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frankie fodder: layer cake how-to

frankie fodder: layer cake how-to


Discover how to make a layer cake that’s rather splendiferous (and sure to make folks’ eyes pop out of their face a tiny bit).

All your cake-layering prayers have been answered! Follow this step-by-step process to achieve a delightfully even and professional-looking layer cake for your next party, celebration, or regular old Wednesday night.

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3 (or more!) layers of your favourite layer cake (this recipe is my favourite, baked over three 6-inch tins)
1 batch of Italian meringue buttercream (or any other buttercream that you love – I absolutely swear by this recipe)
serrated knife
small offset spatula
cake scraper
turning cake table (or an IKEA Lazy Susan)
optional: piping bags, piping tips and cake board

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1. Once you have baked and cooled the cakes, they need to be trimmed. Place the cake on the cake table. Insert the knife’s edge into the top edge of the cake, where the dome begins.

2. Spin the cake table, with the knife still in the cake to cut a shallow incision all the way around the cake. Insert the knife deeper, about 3cm, then spin another rotation.

3. Now drag the knife all the way through the cake to remove the dome. Repeat with remaining cakes.

4. Place the cake on a cake board and place on the centre of the cake table.

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5. Place 1/2 cup of buttercream on top of the cake (more if the cake is larger) and spread evenly over the cake.

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6. Top with the second cake, then repeat. Top with the third cake, then chill until set (this should take around 30 minutes).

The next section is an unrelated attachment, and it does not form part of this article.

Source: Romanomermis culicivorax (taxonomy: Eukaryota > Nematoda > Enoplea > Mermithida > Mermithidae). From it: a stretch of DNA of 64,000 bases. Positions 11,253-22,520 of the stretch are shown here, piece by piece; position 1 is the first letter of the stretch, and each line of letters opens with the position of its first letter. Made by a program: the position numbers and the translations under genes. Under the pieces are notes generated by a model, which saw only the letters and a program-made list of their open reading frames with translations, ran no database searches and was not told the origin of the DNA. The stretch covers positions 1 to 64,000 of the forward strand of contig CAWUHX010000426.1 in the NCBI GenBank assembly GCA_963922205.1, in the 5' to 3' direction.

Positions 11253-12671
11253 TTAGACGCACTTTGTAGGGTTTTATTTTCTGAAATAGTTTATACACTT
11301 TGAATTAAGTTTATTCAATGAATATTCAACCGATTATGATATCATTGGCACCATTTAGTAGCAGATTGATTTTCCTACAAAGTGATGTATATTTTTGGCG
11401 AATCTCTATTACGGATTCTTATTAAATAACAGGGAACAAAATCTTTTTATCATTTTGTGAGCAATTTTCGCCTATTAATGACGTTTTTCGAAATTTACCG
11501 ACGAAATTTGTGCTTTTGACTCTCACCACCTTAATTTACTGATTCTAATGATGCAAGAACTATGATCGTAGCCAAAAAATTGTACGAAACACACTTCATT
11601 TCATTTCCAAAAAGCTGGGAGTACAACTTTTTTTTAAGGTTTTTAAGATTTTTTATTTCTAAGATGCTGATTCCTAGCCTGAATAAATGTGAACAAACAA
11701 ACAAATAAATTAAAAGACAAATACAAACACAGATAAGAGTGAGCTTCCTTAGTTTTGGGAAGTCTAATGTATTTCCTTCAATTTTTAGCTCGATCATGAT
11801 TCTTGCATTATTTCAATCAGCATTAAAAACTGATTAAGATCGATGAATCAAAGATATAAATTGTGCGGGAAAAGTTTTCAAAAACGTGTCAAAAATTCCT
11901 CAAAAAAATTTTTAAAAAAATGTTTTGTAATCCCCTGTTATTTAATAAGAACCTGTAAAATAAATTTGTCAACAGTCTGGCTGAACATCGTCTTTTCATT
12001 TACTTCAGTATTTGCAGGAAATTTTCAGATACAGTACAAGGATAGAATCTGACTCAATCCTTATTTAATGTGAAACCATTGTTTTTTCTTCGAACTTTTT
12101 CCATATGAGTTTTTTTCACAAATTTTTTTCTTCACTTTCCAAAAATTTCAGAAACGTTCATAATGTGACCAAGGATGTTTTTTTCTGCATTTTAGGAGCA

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7. Place the cake on the centre of the cake table and top with 3/4 cup of buttercream (more if the cake is larger), then spread evenly with the offset spatula, not being too concerned with the edges – we’ll take care of them later.

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8. Using the offset spatula, spread rough patches of buttercream all over the sides of the cake.

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9. Using the cake scraper, spread the frosting all over the cake, while turning the cake table.

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10. Continue turning and scraping the buttercream off, filling all the holes as required.

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11. Use the offset spatula to swipe in the “lip” of buttercream that formed at the top of the cake. Chill the cake until set (again, this should take around 30 minutes).

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You could stop here and you would have a “semi-naked” cake. If you’d like a completely iced cake, repeat step 9, but do not “scrape” the icing off. For the cake you see here, I simply divided the buttercream over 5 bowls, and coloured each one lighter than the previous one.

12. Divide the buttercream over 5 separate piping bags that are fitted with a range of different fluted piping tips.

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13. Pipe randomly over the cake with each colour until you achieve the desired look.

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14. Chill until set (around 30 minutes), before transferring the cake to a cake stand or plate.

15. Serve at room temperature.

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For more yummy treats by Erin, be sure to check out her blog: Erin Made This.